Unbreak Me is a blistering romance; searing and brutal and yet tender and sweet. There are moments of gentleness that will melt you – but much of the book is a bruising indictment of a legal system that allows rapists to go free, and the government structures that caused the levées to break during Katrina.
A newcomer to Wild Falls, Montana, Haitian-Creole cowboy LJ Delisle accidentally frightens Andra Lawler, the co-foreman and boss’ daughter at the ranch where he’s applied for a job by showing up in the stable early for his interview. It turns out Andra placed the ad without her father’s knowledge; she thinks they desperately need more trainers to handle the horses from weaning to saddle breaking so she can take more time out to train them for riding purposes, but her dad disagrees about hiring more people. There’s a reason why Andra’s father doesn’t want to hire another man onto the ranch, a reason that Andra can’t bring herself to share at first; in the meantime, she desperately needs help training the latest batch of foals, and LJ’s good nature and determined work ethic are marks in his favor. When he breaks a troublesome colt to lead rope handling, she hires him on the spot.
The enigma of Andra is one LJ becomes determined to puzzle out – and he chooses to do it with baking. This extends to preparing the evening meal together; they’re so comfortable in the kitchen that LJ offers to teach her how to cook, an offer which Andra reluctantly accepts. For the first time in ages, the relaxed meal planning and food preparation she and LJ do together allows Andra to enjoy spending time with a man who’s not a blood relative. Soon LJ learns the reason why; Andra’s still living on the ranch and with her father, self-isolating thanks to a panic disorder resulting from the sexual assault she suffered in college and the media circus that happened after she pressed charges and went to trial. The assault has left her mistrustful of all men- everyone, that is, but LJ.
Soon, LJ is making plans to ignore his musical gifts and stay in town, and his relationship with Andra is heating up. But with his beloved mother’s health in question, he’s forced to confront the nightmares of his past and return to the Ninth Ward. Will he stay in New Orleans, or return to Montana and Andra’s arms?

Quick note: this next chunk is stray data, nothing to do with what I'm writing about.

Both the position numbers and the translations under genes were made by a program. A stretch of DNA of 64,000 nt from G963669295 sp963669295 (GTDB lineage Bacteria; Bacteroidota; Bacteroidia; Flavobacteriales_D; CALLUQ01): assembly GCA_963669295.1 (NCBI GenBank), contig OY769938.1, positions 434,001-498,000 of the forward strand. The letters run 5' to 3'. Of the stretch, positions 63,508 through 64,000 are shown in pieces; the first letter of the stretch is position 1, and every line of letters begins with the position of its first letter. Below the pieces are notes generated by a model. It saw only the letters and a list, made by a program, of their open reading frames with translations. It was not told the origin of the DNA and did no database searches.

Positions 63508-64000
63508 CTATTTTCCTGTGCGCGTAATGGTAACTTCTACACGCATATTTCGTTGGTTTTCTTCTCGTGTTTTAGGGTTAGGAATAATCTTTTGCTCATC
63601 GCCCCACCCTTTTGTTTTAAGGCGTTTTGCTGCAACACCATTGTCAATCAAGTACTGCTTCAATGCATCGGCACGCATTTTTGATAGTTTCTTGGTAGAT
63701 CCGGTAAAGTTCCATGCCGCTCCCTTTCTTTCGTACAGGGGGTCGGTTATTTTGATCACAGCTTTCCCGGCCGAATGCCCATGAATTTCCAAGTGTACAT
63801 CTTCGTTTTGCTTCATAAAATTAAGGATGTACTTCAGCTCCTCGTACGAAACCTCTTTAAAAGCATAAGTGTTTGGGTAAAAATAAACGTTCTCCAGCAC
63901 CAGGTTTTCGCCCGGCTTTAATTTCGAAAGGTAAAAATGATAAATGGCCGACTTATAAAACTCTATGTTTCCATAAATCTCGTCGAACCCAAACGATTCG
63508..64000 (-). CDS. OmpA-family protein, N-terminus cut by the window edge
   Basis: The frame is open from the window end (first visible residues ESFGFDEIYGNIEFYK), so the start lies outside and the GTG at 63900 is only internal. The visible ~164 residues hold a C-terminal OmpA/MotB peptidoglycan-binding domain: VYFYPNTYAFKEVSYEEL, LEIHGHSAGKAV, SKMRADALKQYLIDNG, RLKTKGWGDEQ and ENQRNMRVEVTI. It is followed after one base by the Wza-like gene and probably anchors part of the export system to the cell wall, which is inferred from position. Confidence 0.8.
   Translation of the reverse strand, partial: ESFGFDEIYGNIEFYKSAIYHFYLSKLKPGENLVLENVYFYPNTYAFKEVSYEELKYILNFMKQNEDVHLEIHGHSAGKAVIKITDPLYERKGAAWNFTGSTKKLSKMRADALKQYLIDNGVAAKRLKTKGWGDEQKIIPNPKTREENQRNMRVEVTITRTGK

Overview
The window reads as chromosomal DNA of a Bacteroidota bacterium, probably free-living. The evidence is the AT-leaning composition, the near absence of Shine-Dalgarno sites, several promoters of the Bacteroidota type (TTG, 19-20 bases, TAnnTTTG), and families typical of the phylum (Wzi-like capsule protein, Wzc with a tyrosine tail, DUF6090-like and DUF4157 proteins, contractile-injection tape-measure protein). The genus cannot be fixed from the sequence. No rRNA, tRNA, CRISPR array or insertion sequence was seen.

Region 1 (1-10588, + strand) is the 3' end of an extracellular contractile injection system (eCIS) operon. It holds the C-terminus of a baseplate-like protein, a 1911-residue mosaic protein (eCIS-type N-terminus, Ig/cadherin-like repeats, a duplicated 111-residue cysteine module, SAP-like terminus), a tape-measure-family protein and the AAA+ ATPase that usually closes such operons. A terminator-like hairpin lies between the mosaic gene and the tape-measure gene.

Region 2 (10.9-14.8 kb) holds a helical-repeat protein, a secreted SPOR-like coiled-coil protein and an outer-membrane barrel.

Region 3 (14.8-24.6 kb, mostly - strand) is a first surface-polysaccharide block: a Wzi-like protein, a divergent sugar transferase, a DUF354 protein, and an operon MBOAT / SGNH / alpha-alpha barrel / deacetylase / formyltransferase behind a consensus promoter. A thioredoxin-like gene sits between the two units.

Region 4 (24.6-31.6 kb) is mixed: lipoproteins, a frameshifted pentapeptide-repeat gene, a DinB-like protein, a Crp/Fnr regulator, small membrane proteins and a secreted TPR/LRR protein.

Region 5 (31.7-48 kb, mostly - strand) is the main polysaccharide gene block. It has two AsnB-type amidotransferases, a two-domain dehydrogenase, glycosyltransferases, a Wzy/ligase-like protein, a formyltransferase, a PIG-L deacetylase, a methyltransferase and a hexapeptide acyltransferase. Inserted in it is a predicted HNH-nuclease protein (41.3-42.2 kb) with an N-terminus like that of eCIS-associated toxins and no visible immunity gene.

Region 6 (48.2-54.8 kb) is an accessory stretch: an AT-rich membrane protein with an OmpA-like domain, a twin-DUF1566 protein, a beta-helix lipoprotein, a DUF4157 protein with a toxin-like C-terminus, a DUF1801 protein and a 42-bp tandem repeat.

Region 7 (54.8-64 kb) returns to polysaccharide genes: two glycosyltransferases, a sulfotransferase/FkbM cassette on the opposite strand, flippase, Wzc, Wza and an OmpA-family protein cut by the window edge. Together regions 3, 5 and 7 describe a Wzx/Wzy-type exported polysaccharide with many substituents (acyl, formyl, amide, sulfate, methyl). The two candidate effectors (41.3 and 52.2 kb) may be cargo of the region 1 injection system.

A warning for those going into this novel unprepared; it’s no lighthearted romance. Unbreak Me wrestles with many heavy matters, such as the racism heaped upon LJ by both the very white Montana world to which he moves and the racist system of life post-Katrina in New Orleans. The disapproval Andra and LJ face from her father as an interracial couple is very well-handled, as is the racist nightmare and deeply scarring trauma that was Hurricane Katrina. Andra’s rape is also discussed quite heavily in a brutally honest, frank and heartbreaking way, as Andra tries to figure out how to reconnect with her own sexuality after her trauma. But at the novel’s center is a warm romance about two people who need to heal, and the way their love for one another causes the hope for salvation to bloom to life.
I liked Andra and LJ, who are both fully-fleshed-out characters worth rooting for who make sense as a romantic couple, and the way they listen to one another and work together for their happy ending is appealing. I liked Andra’s best friend, and all of LJ’s friends, and his refined mother.
There are a few problems with the book that kept it out of DIK contention, though. Sometimes, the angst the narrative serves up is excessive; as you can tell from the above description, there’s a lot of trauma in LJ and Andra’s lives. On top of this, LJ’s mother is dying of lupus that they can’t afford to treat, and this last additional chunk of misery heaped on them both ends up feeling too soapy to be believed. And while New Orleans post-Katrina is portrayed with accuracy, LJ’s offhanded comment that victims of the disaster, caught in a cycle of poverty and government lackadaisy, are somehow to blame for their own misery because they have defeatist attitudes didn’t wash with me. He does say that it’s right that they blame their bad luck for their problems but I thought it was odd of him to think after what he’d been through.
However, Unbreak Me works in a visceral way. It will find its way into your nerves and your mind and make you fall in love with its characters – but the romance, like many others, proves to be a complicated one.